Within EMEA there are also additional external factors that are likely to have placed this front of mind. In Europe, the introduction of the General Data Protection Regulation (GDPR) has helped to make data protection a boardroom issue, with the financial and reputational damage associated with data breaches helping to focus minds. The possible penalties make a very compelling argument for why physical security professionals should be securing additional budget and acting to better secure user credentials.


Credit: Panther Media GmbH/AlamyStock

Across the Middle East I’d argue the amount of new infrastructure being built has helped to drive up cyber security standards for physical security systems. Thankfully, cyber security is now a much bigger factor in physical security tenders than it was in previous generations. The comparative lack of legacy infrastructure in these regions is helping to drive up standards in this regard.

How should the industry respond?

Mediating the risk of credential theft requires a layered approach to security that encompasses people, processes, and technology. Physical security professionals should therefore collaborate and work closely with their colleagues in IT to build a unified plan that covers both physical and cyber security considerations.

It’s by no means definitive, but a good place to start is by looking at the authentication and authorisation practices surrounding already deployed physical security systems.

Authentication is the process of validating the identity of a user, server or client app before granting access. The adoption of two-factor authentication, which requires an additional form of authentication in addition to a username or password, instantly makes the theft of credentials more difficult.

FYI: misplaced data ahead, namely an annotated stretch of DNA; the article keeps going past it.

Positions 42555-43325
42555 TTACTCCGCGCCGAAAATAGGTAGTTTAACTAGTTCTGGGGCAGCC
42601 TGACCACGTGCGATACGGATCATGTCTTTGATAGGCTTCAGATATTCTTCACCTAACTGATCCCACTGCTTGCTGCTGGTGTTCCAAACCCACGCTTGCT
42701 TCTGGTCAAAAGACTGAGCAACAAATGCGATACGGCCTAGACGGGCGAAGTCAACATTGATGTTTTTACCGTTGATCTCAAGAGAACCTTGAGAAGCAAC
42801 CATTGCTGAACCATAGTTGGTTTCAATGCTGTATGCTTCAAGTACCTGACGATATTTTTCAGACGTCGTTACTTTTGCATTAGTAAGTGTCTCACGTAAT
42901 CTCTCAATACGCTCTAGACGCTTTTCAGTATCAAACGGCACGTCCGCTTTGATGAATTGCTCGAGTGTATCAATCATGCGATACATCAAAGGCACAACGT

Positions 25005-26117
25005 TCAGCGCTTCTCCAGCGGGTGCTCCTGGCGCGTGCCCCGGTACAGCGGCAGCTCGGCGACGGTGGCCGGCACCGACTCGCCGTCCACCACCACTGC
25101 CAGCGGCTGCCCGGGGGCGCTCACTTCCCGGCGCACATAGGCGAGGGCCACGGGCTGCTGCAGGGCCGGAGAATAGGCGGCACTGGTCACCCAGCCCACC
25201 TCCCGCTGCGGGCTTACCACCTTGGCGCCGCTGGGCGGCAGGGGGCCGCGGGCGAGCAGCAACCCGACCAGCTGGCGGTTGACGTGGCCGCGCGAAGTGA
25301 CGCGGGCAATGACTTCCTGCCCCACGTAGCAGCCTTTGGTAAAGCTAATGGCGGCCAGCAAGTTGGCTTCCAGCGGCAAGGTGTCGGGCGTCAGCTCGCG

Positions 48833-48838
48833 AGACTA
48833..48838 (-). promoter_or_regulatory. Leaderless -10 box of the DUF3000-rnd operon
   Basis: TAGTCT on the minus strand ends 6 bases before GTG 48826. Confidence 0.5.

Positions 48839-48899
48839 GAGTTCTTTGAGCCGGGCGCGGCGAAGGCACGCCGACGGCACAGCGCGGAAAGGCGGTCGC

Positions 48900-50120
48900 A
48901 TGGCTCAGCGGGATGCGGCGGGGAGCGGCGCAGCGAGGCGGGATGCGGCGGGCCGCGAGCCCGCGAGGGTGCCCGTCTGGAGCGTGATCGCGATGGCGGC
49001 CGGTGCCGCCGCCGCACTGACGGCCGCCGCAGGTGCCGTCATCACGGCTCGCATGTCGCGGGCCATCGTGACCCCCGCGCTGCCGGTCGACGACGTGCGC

Authorisation is the process of specifying the exact access rights and privileges for each user. By restricting permissions and access only to that which each user requires to do their job, it is possible to significantly reduce the potential damage that could result from stolen credentials.

Further reading: Why the insider threat will motivate cyber and physical teams to collaborate more than ever

Finally, it’s important to look beyond the organisation and evaluate the wider physical security supply chain. Anybody with access to physical security systems can be the weak link so it’s important to build a network of trusted providers. That includes the various vendors that provide components of an organisation’s physical security system, as well as those entrusted with installing or servicing the equipment.

Organisations should begin by asking third parties about their own cyber security policies and practices. A company that is serious about security will be only too happy to discuss how they’ll work collaboratively to reduce the risk of credential theft and other cyber-attacks. It’s useful to seek tangible evidence of cyber security best practice. For example, vendors should be willing to provide proof of submitting their software to external penetration testing. And installers should be willing to agree to cyber security awareness training for employees.

In our increasingly connected world, consistently evaluating who has access to what information and for what purpose is important. It’s an encouraging sign that over 50% of EMEA-based physical security professionals view credential theft as the greatest threat to their organisation.

But, there is still much more to be done to get the cyber security of physical security to the levels we all want.